There are people who see no connection between what they have done and the consequences that follow. But Barack Obama is not likely to be one of them. He is a savvy politician who will undoubtedly be satisfied if enough voters fail to see a connection between what he has done and the consequences that followed.

To a remarkable extent, he has succeeded, with the help of his friends in the media and the Republicans' failure to articulate their case. Polls find more people blaming the Republicans for the financial crisis than are blaming the President.

Why was there a financial crisis in the first place? Because of runaway spending that sent the national debt up against the legal limit. But when all the big spending bills were being rushed through Congress, the Democrats had such an overwhelming majority in both houses of Congress that nothing the Republicans could do made the slightest difference.



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Yet polls show that many people today are blaming the Republicans for the country's financial problems. But, by the time Republicans gained control of the House of Representatives, and thus became involved in negotiations over raising the national debt ceiling, the spending which caused that crisis in the first place had already been done — and done by Democrats.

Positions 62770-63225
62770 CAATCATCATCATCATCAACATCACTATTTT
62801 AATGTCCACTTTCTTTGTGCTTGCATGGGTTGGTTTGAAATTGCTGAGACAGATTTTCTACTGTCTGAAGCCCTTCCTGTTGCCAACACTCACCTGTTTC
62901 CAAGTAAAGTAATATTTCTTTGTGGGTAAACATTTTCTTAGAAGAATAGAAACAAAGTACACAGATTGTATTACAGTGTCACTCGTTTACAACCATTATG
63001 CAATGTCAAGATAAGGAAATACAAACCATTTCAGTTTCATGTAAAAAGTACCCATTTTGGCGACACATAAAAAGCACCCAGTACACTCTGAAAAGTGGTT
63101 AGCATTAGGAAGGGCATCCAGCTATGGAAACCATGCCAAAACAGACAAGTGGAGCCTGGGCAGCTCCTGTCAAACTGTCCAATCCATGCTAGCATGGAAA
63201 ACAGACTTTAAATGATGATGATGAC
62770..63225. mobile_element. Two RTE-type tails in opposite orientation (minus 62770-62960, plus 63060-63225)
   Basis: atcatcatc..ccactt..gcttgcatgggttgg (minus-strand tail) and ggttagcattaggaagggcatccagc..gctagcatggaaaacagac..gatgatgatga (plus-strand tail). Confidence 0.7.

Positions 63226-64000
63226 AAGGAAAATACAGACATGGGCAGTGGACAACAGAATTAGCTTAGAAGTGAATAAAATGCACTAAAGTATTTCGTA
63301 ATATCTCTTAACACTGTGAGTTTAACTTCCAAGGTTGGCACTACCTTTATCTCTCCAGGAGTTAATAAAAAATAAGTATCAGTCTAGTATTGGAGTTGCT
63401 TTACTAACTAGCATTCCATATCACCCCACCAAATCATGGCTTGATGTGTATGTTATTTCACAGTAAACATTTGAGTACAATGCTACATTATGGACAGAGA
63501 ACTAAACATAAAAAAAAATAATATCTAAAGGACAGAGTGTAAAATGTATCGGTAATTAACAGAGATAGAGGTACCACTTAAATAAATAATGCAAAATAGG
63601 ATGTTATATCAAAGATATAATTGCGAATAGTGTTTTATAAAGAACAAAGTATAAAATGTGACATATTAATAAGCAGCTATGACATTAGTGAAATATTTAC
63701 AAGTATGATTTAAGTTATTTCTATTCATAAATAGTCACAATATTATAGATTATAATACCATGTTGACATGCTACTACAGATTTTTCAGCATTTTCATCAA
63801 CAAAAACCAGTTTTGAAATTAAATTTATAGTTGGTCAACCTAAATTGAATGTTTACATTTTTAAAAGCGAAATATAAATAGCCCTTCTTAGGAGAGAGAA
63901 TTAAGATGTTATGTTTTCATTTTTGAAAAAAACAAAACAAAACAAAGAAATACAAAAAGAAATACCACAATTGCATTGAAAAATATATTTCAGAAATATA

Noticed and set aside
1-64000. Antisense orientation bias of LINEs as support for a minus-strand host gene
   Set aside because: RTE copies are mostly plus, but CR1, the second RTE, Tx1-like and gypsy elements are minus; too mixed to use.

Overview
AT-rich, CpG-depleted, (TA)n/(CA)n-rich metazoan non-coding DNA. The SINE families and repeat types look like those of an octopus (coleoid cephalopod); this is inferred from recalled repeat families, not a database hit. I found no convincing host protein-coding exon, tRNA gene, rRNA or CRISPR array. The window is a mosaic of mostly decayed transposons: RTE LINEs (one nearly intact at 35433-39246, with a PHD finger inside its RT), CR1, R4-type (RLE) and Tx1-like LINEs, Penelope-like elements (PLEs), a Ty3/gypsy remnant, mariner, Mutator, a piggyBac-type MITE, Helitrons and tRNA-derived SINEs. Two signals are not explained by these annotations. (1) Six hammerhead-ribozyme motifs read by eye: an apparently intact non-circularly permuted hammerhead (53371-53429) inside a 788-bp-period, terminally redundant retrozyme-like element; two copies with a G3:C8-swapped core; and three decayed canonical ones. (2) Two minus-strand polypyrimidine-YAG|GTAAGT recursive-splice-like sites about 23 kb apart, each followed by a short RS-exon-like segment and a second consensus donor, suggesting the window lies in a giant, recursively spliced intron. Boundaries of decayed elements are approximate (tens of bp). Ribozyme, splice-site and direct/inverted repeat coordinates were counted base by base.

Had the Republicans gone along with President Obama's original request for a "clean" bill — one simply raising the debt ceiling without any provisions about controlling federal spending — would that have spared the country the embarrassment of having its government bonds downgraded by Standard & Poor's credit-rating agency?

To believe that would be to believe that it was the debt ceiling, rather than the runaway spending, that made Standard & Poor's think that we were no longer as good a credit risk for buyers of U.S. government bonds. In other words, to believe that is to believe that a Congressional blank check for continued record spending would have made Standard & Poor's think that we were a better credit risk.